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Hyatt v. Mills

Filed: February 16, 1982.

WALTER HYATT, EMPLOYEE, PLAINTIFF
v.
WAVERLY MILLS, EMPLOYER, AND TRAVELERS INSURANCE COMPANY, CARRIER, DEFENDANTS.



Appeal by defendants and cross-appeal by plaintiff from Industrial Commission. Opinion and award entered 23 February 1981. Heard in the Court of Appeals 11 December 1981.

Wells, Judge. Judges Arnold and Martin (Harry C.) concur.

Wells

In their first and third assignments of error, defendants contend that the Commission erred in finding that plaintiff is permanently and totally disabled as a result of chronic obstructive lung disease which plaintiff contracted as a result of his exposure to cotton dust during his employment as a textile worker. Defendants' argument takes two tacks: one, that the evidence does not

support a finding of total disability; and two, that the evidence does not support a finding that plaintiff's disability was caused solely by his exposure to cotton dust in his employment. The standard of review of such findings by the Commission is well established. We quote from the opinion of our Supreme Court in Walston v. Burlington Industries, 304 N.C. 670, 285 S.E.2d 822 (1982).

Except as to questions of jurisdiction, the rule is that the findings of fact made by the Commission are conclusive on appeal when supported by competent evidence. This is so even though there is evidence to support a contrary finding of fact. Morrison v. Burlington Industries, 301 N.C. 226, 271 S.E.2d 364 (1980); Inscoe v. Industries, Inc., 292 N.C. 210, 232 S.E.2d 449 (1977); Anderson v. Construction Co., 265 N.C. 431, 144 S.E.2d 272 (1965); Rice v. Chair Co., 238 N.C. 121, 76 S.E.2d 311 (1953); Henry v. Leather Co., 231 N.C. 477, 57 S.E.2d 760 (1950). The appellate court does not retry the facts. It merely determines from the proceedings before the Commission whether sufficient competent evidence exists to support its findings of fact. Moses v. Bartholomew, 238 N.C. 714, 78 S.E.2d 923 (1953).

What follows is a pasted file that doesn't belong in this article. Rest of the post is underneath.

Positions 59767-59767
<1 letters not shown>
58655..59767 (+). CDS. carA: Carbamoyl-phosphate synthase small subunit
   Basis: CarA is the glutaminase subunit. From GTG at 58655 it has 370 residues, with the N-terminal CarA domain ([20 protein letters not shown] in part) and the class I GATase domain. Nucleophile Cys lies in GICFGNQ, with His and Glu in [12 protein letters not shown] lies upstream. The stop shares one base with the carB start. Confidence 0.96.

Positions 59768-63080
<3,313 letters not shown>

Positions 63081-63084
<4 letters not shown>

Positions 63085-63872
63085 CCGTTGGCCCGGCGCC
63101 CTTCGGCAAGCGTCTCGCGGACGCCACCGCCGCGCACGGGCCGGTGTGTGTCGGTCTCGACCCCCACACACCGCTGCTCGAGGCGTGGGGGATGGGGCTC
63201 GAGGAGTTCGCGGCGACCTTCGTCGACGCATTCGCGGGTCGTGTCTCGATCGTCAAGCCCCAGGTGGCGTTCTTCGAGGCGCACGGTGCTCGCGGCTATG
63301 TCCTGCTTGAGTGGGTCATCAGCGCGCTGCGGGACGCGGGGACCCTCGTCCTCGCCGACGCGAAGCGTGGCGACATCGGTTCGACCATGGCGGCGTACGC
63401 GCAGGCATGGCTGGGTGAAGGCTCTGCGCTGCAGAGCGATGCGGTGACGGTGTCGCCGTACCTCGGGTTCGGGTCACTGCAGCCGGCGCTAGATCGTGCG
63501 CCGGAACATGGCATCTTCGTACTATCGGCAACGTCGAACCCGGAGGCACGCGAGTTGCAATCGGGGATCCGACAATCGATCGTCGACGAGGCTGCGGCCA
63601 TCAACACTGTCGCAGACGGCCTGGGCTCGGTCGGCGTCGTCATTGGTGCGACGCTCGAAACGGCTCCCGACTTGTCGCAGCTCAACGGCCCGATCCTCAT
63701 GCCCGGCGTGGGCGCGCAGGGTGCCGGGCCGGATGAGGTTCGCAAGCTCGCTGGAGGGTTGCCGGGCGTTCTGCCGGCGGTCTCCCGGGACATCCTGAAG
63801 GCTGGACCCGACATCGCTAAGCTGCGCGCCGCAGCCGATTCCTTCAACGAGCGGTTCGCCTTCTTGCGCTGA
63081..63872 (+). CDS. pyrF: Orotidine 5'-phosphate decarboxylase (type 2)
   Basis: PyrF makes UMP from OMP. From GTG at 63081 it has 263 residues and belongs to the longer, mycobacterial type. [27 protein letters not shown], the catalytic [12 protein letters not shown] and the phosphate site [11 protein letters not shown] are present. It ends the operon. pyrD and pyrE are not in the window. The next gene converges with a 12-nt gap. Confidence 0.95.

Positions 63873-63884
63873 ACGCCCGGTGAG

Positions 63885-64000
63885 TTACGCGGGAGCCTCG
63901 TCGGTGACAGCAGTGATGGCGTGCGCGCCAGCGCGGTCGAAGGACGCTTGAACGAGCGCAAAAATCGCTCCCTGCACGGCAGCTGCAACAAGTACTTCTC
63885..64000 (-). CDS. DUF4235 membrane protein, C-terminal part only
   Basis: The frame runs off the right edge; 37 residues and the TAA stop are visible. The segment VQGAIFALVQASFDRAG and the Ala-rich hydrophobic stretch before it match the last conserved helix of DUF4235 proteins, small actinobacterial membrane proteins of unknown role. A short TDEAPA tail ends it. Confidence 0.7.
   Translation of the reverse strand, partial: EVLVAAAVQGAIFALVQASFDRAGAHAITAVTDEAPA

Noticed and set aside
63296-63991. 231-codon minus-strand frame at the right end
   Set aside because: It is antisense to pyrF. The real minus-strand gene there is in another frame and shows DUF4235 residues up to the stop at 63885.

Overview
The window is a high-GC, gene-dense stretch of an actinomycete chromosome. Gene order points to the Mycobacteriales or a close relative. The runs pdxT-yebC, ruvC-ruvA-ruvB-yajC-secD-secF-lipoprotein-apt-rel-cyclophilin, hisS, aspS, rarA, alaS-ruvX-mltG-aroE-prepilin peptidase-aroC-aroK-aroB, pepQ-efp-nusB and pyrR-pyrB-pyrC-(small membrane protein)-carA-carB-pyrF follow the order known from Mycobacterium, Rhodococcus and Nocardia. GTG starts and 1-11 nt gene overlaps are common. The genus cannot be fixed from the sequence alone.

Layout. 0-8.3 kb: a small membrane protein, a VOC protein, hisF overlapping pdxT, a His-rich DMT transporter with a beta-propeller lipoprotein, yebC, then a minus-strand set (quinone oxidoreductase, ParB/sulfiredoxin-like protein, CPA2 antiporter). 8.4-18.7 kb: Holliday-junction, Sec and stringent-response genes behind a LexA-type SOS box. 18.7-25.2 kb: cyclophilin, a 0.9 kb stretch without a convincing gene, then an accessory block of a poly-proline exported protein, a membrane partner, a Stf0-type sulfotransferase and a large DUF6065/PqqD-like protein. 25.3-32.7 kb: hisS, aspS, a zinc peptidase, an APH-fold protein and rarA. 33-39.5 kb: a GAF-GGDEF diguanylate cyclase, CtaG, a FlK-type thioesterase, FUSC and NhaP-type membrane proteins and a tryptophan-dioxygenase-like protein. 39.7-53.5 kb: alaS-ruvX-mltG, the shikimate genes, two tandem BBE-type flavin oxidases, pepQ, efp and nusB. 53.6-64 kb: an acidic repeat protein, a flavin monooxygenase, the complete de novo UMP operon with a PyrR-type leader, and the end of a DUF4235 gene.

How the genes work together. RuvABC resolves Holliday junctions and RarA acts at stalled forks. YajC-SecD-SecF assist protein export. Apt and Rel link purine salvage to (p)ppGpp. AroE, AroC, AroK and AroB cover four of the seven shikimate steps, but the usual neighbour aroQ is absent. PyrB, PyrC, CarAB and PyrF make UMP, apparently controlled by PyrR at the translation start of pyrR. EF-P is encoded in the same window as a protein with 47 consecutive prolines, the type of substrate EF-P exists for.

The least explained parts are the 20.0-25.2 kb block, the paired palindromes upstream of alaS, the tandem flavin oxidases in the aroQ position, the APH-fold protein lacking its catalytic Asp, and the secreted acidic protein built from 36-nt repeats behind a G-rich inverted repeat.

See also Morrison v. Burlington Industries, 304 N.C. 1, 282 S.E.2d 458 (1981); Harrell v. J. P. Stevens & Co., Inc., 54 N.C. App. 582, 284 S.E.2d 343 (1981). Defendants' argument as to plaintiff's degree of disability rests entirely on Dr. Woolfolk's statement that plaintiff was totally disabled "as of now" and Dr. Williams' statement that plaintiff was disabled for "anything except sedentary occupation in a very clean environment". The Commission found that plaintiff was permanently disabled as of the date of his retirement on 6 May 1978. Dr. Woolfolk's testimony that plaintiff was totally disabled as of the date of his testimony on 10 October 1979, eighteen months after plaintiff's retirement for disability, supports and enforces the Commission's findings and does not detract from or contradict them. As for Dr. Williams' evaluation of plaintiff's ability to work only at sedentary jobs in a very clean environment, such testimony must be evaluated in the light of plaintiff's education, training, and employment history. The question is what effect the disabling disease has had upon this particular plaintiff. Little v. Food Service, 295 N.C. 527, 246 S.E.2d 743 (1978); Mabe v. Granite Corp., 15 N.C. App. 253, 189 S.E.2d